“Using AI in the financial-advice sector can significantly enhance operational efficiency, enable tailored recommendations and aid in risk assessment. However, it is essential to maintain a balance between the use of its capabilities and the incorporation of the human touch to address emotional aspects and establish trust with clients.
“Robust data privacy and security measures must also be implemented to protect clients’ sensitive financial data. As AI technology advances, financial institutions and advisers must remain knowledgeable about its capabilities and limitations, adhere to applicable regulations and uphold ethical standards in their practices.”
‘A complementary tool rather than a replacement for human expertise’
Zach Womack, chief technology officer at SEI, also took the view that it’s important to strike a balance between AI and adviser capabilities.
He added: “While some may view AI as a threat to the traditional role of financial advisers, it’s essential to recognise that AI can bring significant benefits to their businesses and enhance the quality of financial advice provided to clients if advisers incorporate technology thoughtfully and with the appropriate guardrails.
“Financial advisers should be open to incorporating new technologies into their businesses, especially technologies like AI that can greatly improve their efficiency and productivity. AI-powered tools can analyse vast amounts of data in real time, enabling advisers to make well-informed decisions more quickly. This empowers advisers to focus on higher-level tasks, such as understanding clients’ unique needs, providing personalised advice, and building stronger relationships with their clients.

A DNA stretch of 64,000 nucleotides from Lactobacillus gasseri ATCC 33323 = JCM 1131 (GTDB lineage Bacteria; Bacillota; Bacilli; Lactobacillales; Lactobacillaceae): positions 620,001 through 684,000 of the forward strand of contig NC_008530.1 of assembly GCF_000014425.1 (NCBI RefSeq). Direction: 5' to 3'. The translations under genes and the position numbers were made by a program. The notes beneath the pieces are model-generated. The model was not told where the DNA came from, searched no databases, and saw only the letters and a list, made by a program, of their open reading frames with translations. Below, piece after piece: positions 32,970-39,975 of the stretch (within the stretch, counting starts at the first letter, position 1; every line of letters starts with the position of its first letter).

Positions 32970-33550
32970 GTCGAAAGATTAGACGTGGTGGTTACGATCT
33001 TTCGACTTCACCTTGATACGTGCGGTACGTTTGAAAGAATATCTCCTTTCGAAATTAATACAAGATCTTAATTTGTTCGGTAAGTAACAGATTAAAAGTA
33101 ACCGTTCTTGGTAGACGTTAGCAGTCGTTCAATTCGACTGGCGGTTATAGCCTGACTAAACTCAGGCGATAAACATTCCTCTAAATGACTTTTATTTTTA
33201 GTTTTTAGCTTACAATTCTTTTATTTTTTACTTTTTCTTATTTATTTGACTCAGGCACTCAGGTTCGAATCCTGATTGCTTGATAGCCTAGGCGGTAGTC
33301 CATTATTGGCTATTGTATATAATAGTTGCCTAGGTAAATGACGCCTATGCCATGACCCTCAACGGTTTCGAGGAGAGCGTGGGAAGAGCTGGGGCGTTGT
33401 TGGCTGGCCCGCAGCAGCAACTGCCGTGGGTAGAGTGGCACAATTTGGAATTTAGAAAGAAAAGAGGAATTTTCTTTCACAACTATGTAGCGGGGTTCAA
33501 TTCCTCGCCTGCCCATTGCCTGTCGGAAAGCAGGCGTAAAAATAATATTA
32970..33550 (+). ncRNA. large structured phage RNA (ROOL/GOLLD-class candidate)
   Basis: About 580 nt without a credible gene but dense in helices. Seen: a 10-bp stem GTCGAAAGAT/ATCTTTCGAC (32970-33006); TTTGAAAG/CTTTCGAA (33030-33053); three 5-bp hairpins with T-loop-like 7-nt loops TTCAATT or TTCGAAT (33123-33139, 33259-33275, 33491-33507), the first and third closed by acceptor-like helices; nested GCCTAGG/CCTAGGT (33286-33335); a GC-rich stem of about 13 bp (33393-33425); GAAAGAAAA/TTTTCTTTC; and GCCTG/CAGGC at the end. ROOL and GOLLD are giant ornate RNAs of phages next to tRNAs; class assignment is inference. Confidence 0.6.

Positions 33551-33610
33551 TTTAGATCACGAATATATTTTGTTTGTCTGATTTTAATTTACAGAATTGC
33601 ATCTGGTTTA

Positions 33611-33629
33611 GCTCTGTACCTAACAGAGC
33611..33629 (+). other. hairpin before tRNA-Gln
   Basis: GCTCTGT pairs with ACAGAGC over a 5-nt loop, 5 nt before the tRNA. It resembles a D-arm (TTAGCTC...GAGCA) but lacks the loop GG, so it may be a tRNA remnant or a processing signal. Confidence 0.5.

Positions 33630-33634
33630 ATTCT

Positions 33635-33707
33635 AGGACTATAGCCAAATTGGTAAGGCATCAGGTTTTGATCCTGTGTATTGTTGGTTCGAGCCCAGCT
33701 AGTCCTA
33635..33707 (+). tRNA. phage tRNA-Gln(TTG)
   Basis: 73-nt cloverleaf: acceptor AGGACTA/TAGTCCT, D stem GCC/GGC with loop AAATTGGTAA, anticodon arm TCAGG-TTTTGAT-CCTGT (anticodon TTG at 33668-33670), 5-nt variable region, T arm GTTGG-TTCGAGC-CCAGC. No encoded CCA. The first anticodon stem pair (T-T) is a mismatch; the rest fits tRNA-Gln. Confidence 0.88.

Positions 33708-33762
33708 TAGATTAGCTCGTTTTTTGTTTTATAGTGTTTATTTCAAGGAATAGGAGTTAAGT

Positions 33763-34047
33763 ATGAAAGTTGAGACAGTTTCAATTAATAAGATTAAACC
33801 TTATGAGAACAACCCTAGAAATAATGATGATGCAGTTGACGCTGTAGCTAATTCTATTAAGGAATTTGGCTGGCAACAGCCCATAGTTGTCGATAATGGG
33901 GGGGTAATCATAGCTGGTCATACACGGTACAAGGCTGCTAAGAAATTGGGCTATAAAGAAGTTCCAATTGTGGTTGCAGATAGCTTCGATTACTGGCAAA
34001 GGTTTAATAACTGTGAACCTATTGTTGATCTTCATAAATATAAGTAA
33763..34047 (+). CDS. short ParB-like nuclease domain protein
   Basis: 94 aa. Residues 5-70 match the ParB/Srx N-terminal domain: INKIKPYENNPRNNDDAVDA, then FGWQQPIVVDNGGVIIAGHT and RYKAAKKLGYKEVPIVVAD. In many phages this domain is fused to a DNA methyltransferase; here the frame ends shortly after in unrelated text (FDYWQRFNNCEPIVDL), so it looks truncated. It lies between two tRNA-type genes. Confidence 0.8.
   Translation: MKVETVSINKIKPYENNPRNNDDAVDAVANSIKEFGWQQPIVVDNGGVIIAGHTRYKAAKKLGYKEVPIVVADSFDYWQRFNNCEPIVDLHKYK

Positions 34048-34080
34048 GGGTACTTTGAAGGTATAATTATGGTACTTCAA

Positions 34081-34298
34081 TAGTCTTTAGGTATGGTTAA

“Using AI and machine learning does provide potential challenges and pitfalls. AI should be viewed as a complementary tool rather than a complete replacement for human expertise. The human touch in financial advice is crucial for understanding the personalised aspects of clients’ financial goals.
“AI should not be seen as a threat to financial advisers but rather as a valuable tool that can augment their capabilities and provide enhanced services to clients. By embracing AI in their businesses, financial advisers can improve efficiency, accuracy and personalisation of their advice. The positives of AI in advice lie in its ability to process vast amounts of data, identify patterns and improve operational efficiency. Striking the right balance between human expertise and AI-powered insights is key to leveraging AI’s full potential for the benefit of both advisers and their clients.”
‘Here to stay’
Ian Mackenzie, chief operations and technology officer at St. James’s Place, said: “AI is here to stay, so let’s embrace it as an opportunity rather than see it as a challenge. In a face-to-face industry such as financial advice, the adoption of AI and data can be a force of good that can make firms easier to do business with.
“Great financial advice is all about getting to know the client so, for businesses like our own, it’s about putting technology behind, not in front of, the adviser. Used in the right way, AI can help power client relationships, improve experiences and provide better outcomes, alongside optimising administration processes for ease and efficiency. That can only be a good thing.
“We are already seeing first-hand how innovative technologies can evolve our business and we are only just scratching the surface in terms of what this technology can do in redefining the future of financial advice.”